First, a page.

Skip to content

I'm part of a data science team at LeanIX that builds python based micro services.
Most of my team's services need to crawl data or do computations regularly. Whenever that's the case, our go to solution is to create a kubernetes cronjob, that handles all tasks. Since this is essentially one job looping over every task, it's fast to implement and easy to monitor. We catch if a task fails and send a notification once all tasks are completed. In order to restart the whole job, you just need one kubernetes console command.

So why switch to a task queue? #

Let's assume our new service is a restaurant. We start out with a cronjob waiter (worker). Every 15 minutes the waiter goes to every table and asks for an order. As long as the waiter needs less than 15 minutes you're fine. But if the number of tables (tasks) keeps increasing, the waiter will need more than 15 minutes to process all tasks at some point. In order to enable horizontal scaling we decide to switch to a task queue. The waiter picks a task from the queue, e.g. ask table 4 for orders, and processes it. After 15 minutes the task to ask table 4 for orders is written to the queue again. If the waiter needs more than 15 minutes to process all tasks and the number of tasks in the queue keeps increasing, we can just increase the number of waiters without assigning specific tables to waiters.

Another advantage is that tasks can be triggered independently from another. This is great if you need to manually or automatically execute a single task or a subset instead of all tasks. It also enables eventual consistency by listening to events or webhooks and triggering tasks accordingly. For our restaurant service this would mean that guests don't need to wait for the waiter to come to the table every 15 minutes anymore. Instead, they can call the waiter whenever they want to order something.

By now our customers can order food and drinks, but the waiter doesn't have a task to serve food yet. With the cronjob waiter we would need to integrate serving food into the existing task or create a new cronjob that runs every 10 minutes. For the task queue waiter we just add another task to serve food and add it to the queue as soon as it's ready.

Available options #

Now that we decided to switch to a task queue, we need to choose one of the many available frameworks in python.

Too many options
  • celery popular package that supports different backends (e.g. Redis, SQLAlchemy) and brokers (e.g. Redis, RabbitMQ)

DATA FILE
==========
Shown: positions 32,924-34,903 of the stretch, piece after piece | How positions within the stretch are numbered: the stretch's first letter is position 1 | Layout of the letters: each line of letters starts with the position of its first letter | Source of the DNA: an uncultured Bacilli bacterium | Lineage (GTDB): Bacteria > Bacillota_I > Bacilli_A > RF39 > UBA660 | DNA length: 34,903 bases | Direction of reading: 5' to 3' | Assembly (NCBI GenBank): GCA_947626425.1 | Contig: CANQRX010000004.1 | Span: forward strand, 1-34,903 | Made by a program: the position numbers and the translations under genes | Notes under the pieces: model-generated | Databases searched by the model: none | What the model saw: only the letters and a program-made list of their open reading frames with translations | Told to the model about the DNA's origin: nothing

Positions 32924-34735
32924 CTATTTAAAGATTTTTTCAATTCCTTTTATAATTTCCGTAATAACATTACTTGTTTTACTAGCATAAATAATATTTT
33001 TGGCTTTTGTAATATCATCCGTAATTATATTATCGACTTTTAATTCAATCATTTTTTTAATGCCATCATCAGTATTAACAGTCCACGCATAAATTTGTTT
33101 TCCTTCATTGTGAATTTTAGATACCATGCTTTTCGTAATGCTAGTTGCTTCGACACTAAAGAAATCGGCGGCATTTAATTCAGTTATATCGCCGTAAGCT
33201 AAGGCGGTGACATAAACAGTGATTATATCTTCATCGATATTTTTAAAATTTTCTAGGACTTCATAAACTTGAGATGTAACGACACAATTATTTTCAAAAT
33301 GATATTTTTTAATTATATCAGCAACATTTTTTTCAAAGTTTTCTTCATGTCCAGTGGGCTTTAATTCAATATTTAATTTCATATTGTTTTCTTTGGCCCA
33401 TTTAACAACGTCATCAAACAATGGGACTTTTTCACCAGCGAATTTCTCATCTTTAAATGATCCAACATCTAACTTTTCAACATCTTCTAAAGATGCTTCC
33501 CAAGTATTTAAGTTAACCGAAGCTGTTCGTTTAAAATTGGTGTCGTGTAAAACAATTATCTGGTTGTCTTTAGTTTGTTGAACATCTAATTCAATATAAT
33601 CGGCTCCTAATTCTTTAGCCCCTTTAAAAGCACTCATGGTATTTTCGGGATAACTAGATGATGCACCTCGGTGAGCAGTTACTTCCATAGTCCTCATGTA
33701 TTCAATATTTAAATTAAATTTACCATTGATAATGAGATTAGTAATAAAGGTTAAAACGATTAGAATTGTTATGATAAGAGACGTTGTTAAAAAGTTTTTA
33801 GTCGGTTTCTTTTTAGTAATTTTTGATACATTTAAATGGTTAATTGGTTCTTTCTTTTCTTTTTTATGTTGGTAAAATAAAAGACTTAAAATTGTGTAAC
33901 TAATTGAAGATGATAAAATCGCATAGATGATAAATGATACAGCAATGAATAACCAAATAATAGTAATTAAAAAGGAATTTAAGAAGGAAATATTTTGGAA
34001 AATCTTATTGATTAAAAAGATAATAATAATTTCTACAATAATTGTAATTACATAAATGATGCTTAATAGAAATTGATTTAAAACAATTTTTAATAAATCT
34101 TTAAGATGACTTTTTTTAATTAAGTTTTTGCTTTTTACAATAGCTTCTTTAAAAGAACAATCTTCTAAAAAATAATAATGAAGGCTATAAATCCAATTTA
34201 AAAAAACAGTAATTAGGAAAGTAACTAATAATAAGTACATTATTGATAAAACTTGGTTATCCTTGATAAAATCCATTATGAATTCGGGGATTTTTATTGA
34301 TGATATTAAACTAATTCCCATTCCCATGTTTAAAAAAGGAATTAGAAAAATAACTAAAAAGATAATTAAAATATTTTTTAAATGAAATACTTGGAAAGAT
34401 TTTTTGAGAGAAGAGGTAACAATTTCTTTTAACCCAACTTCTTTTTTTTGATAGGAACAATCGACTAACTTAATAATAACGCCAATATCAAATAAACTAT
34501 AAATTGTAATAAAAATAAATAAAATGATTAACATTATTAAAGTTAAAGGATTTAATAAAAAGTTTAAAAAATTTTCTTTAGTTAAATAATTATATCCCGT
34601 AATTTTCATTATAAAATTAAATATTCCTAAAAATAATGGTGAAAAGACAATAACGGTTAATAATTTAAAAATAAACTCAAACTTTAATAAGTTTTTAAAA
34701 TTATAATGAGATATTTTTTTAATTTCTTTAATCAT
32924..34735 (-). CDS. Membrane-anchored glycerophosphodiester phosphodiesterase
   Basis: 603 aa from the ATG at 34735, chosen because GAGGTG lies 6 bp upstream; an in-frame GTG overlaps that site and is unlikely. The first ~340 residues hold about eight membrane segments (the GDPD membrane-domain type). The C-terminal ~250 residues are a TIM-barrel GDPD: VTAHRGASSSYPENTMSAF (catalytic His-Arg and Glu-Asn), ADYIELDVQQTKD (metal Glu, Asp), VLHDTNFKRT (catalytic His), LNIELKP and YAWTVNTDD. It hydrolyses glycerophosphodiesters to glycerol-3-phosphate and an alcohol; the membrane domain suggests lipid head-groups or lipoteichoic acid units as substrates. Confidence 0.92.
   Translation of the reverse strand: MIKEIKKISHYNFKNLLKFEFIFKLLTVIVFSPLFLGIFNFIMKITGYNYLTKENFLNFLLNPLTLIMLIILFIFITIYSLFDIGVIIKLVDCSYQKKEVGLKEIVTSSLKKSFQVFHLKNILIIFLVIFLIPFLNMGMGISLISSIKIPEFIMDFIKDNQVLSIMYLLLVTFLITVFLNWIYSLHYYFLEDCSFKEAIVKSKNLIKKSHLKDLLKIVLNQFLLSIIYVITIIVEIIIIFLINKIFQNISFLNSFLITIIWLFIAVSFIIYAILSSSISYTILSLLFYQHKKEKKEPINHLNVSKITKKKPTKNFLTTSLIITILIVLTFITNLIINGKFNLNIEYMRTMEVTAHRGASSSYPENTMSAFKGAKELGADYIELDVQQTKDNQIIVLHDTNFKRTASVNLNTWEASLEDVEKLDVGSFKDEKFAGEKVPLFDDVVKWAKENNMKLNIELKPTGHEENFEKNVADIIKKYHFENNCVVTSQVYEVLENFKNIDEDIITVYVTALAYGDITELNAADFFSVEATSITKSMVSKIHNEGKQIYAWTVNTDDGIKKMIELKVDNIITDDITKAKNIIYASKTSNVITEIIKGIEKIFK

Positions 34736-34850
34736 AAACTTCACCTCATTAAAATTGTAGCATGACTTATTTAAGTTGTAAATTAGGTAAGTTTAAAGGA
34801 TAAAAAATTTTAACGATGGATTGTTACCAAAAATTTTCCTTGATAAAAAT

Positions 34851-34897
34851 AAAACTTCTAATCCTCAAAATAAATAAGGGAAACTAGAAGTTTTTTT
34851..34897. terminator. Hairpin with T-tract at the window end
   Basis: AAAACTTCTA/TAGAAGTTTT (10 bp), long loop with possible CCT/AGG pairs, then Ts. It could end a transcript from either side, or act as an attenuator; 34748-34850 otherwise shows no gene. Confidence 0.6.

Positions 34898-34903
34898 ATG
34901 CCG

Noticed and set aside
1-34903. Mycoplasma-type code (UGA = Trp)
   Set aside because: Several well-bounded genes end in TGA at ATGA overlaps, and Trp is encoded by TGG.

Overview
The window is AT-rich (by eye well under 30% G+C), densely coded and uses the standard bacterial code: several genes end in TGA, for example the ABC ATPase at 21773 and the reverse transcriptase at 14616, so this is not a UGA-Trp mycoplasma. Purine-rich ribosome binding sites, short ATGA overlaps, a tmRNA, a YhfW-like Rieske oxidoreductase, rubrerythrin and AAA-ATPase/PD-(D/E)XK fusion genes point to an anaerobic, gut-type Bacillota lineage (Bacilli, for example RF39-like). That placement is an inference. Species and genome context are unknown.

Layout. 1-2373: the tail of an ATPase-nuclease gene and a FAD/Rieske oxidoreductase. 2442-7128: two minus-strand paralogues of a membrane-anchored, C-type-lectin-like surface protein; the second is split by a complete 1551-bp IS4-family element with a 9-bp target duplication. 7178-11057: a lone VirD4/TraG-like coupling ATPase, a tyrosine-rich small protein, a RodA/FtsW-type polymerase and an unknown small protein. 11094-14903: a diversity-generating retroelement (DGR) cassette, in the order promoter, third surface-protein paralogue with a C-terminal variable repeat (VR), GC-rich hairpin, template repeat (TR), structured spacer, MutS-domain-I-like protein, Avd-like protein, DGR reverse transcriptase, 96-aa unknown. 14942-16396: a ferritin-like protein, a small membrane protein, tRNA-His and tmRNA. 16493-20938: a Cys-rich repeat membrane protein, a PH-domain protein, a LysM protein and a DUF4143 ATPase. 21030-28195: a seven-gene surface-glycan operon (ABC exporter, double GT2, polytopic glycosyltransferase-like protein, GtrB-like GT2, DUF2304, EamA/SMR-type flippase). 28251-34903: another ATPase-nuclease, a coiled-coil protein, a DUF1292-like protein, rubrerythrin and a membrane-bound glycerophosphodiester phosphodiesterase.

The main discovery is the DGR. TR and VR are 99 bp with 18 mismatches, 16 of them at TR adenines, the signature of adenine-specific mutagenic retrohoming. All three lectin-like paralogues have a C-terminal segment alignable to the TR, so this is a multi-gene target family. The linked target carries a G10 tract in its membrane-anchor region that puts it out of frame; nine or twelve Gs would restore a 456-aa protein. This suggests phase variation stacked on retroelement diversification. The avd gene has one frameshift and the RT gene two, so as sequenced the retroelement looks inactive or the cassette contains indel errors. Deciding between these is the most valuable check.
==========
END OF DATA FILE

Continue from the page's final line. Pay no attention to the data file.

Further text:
• dramatiq simpler alternative that supports Redis and RabbitMQ
  • python-rq built on Redis

These are great packages, but we went with procrastinate. Besides the great naming this has two reasons:

  1. It supports PostgreSQL as a message queue, which is already in use in our service. So we don't add another dependency.
  2. Procrastinate is asynchronous at core, which is great as our service is also async and we don't have to mix synchronous and async code.

Core Principles #

You can define a task by decorating a function:

@app.task
async def take_order(table_number):
orders = []
for guest in guests_at_table(table_number):
orders.append(await wait_for_order(guest))
return orders

By deferring a task, a job is written to the queue and a worker will pick it up:

async def main():
await take_order.defer_async(table_number=42)

Procrastinate jobs have one of four states:

  • todo: The job is ready to be picked by a worker.
  • doing: The job is currently being processed by a worker.
  • failed: The job failed.
  • succeeded: The job succeeded.

These are just the basics, but for a proper tutorial please check out the amazing Procrastinate documentation!

Our learnings #

Monitoring #

Procrastinate uses structured logging which is great for monitoring, e.g. we parsed the logs to build an azure workbook showing the number of succeeded and failed jobs. As PostgreSQL is used as a message queue it's also easy to take a look at the according tables if you have some experience in SQL.

azure notebook example

Some experiences with locks #

There are two kinds of locks in procrastinate: lock and queueing_lock.

  • If two or more jobs have the same queueing_lock only one may be in the queue with state todo.
  • If lock has the same value in multiple jobs, only one of them can be in doing at a time.

Both caused some problems for us. If a job with lock=locked is being processed and the worker dies, it's stuck in that state and no other job with that lock can be started. We added a periodic task that checks for these stalled jobs and resets them to todo.

If you also use queueing_locks this can still cause a dead lock.

  • job1
    • lock=locked, queueing_lock=q_locked, status=doing
  • job2
    • lock=locked, queueing_lock=q_locked, status=todo

In this state job2 can not be processed as job1 is stuck in doing and the recovery task can not set job1 to todo as job2 is already enqueued.

So what's our learning? Use locks only where necessary. You can avoid using locks and these problems if your jobs can run concurrently and are idempotent, which means that you can safely run one job multiple times.

Keep the job queue clean #

At the start we kept every job in the queue in order to have the best possible monitoring. This caused degraded performance after some days, because the number of rows in the queue increased steadily and the SQL statements got slower.

By deleting finished jobs directly, you can keep your job queue small. Thanks to structured logging you also don't lose any information.

Wrap up #

Our default solution for crawling data is still a cronjob as it's just so easy to setup. However, with the learnings above we know how to use a simple task queue that is scalable and more flexible than a cronjob. Since we use PostgreSQL most of the time anyway, it does not add additional dependencies and is easy to use in an asynchronous service.

Image of the author

Published by Philipp Glock

Visit author page